After years of warnings that software developers weren’t worrying about power, it’s time to step back and re-assess. Are we making progress?
Gauging the energy efficiency of software is a difficult task. There are many types of software, from embedded code all the way up to software that controls various modes of operation to downloaded applications. Some software interacts with other software, while other software works independently. And some works better on one SoC configuration than another, or on one iteration of an operating system than another.
Still, with the focus on longer time between charges — particularly with wearable, ingestible and injectable electronics, as well as complex smart phones — the attention being paid to the overall energy consumed by a device’s hardware and software can amount to a competitive advantage. In some cases it also can determine whether a design can qualify for an RFP. So where are we today?
The answer is that some progress is being made, but there is still a very long way to go. The greatest advances come from companies that either have the expertise in-house, both hardware and software engineering teams, to be able to modify designs and improve energy efficiency. Companies such as Broadcom, Qualcomm and Apple fit into this camp. Others, such as NXP, have pulled together ecosystems for a device to get everyone involved in a design to think about where energy can be conserved and how to best utilize those designs.
But beyond those examples, advances in making software more energy efficient remain spotty.
“There is definitely progress, because otherwise devices would melt,” said Frank Schirrmeister, group director of product marketing for the System Development Suite at Cadence. “But it’s still not close to good enough. On my way to work, after using Waze (GPS) and talking on the phone, I’ve got 35% of my battery left—and that’s at 9 a.m. Yes, the phone is doing this amazing stuff, but it should have 90% of its battery after that. We need to invest manpower to optimize low-power states in phones, portables and in networking.”
He said that despite the progress, complexity is outrunning silicon even on the hardware side. “At least with software, there’s always the next service pack. But you also see people switching on and off software on emulators these days. The problem is becoming bigger, and people are beginning to develop solutions.”
The great divide
Still, it’s not unusual at large semiconductor companies to invite hardware and software engineers into a conference room and see them exchanging business cards for the first time. Progress is not universal, and even within the same company it may vary from one design to the next.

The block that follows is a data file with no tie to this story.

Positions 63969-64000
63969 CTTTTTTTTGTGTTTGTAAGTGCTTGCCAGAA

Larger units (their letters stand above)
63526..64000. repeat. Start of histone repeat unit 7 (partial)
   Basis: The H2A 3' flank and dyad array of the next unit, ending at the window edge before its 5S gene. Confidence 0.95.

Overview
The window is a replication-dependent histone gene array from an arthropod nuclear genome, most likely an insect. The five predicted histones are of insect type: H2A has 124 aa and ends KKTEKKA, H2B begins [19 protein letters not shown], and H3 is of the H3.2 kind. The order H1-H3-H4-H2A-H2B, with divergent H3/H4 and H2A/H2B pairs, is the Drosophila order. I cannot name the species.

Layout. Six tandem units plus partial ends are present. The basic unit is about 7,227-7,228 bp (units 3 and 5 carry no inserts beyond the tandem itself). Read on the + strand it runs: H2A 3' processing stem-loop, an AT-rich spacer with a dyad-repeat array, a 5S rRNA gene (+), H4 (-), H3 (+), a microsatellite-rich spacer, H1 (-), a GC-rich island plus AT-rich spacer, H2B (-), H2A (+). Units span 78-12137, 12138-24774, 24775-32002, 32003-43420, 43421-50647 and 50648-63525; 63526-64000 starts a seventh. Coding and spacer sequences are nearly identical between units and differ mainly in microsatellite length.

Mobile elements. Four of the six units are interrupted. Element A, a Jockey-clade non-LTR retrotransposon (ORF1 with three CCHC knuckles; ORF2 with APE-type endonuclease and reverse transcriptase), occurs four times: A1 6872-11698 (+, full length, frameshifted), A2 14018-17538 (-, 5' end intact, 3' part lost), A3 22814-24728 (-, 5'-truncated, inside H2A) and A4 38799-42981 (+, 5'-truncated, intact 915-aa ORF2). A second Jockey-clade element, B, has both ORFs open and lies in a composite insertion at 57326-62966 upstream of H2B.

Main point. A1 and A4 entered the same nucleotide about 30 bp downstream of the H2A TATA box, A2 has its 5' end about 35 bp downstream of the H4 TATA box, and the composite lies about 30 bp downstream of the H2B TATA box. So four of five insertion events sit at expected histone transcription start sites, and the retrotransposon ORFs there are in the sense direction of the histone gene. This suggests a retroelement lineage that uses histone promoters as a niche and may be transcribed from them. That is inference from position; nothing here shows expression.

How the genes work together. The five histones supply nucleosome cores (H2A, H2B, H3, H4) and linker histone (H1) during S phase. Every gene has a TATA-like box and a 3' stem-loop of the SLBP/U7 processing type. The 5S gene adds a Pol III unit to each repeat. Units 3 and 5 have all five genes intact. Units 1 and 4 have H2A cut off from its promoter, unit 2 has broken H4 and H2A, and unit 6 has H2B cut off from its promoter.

The reality is that people who design the hardware cannot design the software and vice versa. Often they don’t even speak the same language—sometimes literally because teams can be scattered around the globe. But to make designs more efficient, there needs to be a good understanding of what works best in hardware, what works best in software, and what works best for a particular design.
“Sometimes it’s about how you use different cores,” said Shabtay Matalon, ESL market development manager for Mentor Graphics’ Design Creation Business Unit. “In every SoC you need a power infrastructure with a variety of sleep modes and the ability to control the CPU. Those techniques are controlled by software, and you build a virtual prototype for that. But what customers are looking for now is information about what is the power that is dissipated on each block or core, and in conjunction with that, which core is running and how much data is flowing there. They want a unified view. What’s key for them are the software threads, the cores, the state of the cores and the power across the system. That’s the level of information that users need.”
That kind of granular information has never existed before on a system level for both hardware and software. Nor have companies seen the need for that level of detail prior to the past 12 to 24 months. But as companies get pushed to tighten up their power budgets, at least they are beginning to recognize where the savings can be obtained.
“This has to happen at the architecture and pre-architecture stage,” said Matalon. “It’s about choosing which cores will work best, which operating system will be more suitable, and what you do in hardware and software.”